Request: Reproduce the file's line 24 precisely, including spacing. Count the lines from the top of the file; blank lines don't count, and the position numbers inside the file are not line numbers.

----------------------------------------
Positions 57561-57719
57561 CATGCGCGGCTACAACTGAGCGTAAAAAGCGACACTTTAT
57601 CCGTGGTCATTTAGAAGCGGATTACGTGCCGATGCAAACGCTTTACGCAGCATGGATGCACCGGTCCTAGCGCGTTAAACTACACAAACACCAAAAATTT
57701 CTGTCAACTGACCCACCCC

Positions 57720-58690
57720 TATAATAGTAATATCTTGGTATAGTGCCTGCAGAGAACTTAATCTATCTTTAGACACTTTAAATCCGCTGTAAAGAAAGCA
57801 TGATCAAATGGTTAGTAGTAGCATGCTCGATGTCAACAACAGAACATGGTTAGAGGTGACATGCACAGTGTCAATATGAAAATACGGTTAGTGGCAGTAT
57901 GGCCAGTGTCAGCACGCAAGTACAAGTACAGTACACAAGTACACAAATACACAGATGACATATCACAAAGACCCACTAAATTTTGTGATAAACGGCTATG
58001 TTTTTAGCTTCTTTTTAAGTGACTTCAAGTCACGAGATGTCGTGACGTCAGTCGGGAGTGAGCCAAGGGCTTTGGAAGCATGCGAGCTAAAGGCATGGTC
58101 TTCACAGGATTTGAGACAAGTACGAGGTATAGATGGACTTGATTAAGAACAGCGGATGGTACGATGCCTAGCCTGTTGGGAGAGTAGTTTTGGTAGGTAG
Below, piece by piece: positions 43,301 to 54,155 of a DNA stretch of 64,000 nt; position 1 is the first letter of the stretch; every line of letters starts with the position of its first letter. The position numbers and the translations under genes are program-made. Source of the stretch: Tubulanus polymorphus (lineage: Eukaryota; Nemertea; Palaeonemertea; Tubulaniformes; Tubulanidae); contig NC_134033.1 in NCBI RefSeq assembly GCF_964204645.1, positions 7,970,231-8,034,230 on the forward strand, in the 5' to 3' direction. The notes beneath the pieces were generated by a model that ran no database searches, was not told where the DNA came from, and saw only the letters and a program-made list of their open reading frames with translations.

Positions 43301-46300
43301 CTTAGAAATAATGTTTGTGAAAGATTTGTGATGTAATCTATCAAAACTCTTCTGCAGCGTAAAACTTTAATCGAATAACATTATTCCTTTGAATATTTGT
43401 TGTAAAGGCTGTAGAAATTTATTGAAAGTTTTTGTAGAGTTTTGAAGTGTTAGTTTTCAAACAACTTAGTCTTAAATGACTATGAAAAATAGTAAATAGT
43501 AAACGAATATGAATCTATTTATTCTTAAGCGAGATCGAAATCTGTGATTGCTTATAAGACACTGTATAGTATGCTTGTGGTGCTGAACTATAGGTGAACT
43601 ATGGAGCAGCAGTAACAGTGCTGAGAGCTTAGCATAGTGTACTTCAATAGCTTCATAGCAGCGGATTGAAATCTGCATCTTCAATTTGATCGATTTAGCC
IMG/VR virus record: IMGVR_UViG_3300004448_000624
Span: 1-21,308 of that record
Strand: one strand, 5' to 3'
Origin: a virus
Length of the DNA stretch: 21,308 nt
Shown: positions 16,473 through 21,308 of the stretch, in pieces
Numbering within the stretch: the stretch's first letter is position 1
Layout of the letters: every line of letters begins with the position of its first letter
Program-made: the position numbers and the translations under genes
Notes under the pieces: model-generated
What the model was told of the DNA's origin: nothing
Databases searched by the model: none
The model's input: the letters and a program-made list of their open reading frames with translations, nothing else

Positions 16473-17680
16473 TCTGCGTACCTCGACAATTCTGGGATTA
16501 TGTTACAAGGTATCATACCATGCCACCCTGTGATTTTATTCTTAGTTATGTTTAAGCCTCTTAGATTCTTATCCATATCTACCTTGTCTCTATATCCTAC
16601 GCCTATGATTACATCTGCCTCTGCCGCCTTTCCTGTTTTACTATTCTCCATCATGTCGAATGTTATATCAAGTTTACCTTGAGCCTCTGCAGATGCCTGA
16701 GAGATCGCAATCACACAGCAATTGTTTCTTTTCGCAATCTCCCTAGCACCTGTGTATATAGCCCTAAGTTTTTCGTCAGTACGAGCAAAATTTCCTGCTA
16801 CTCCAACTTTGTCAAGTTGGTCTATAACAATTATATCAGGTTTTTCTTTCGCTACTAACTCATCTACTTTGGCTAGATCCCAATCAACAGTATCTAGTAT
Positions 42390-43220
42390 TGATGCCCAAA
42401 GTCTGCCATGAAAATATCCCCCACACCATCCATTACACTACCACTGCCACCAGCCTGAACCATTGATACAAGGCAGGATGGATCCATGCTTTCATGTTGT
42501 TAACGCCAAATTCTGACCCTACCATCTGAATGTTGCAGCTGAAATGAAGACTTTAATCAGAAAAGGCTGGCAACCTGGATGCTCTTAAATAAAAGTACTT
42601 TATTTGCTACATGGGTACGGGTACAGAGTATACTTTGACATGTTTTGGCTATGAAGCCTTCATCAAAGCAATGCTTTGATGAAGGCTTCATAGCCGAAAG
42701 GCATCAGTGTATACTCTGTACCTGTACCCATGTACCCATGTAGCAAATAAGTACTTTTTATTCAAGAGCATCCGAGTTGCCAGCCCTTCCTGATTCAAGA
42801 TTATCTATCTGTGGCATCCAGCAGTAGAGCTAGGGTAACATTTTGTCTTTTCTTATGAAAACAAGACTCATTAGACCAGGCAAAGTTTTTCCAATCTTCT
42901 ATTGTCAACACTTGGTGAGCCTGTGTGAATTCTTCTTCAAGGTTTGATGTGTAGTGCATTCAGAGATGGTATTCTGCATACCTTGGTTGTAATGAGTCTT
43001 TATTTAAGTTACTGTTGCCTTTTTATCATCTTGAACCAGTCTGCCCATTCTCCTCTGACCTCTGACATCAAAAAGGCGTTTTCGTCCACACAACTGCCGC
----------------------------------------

Layout of the letters: every line of letters begins with the position of its first letter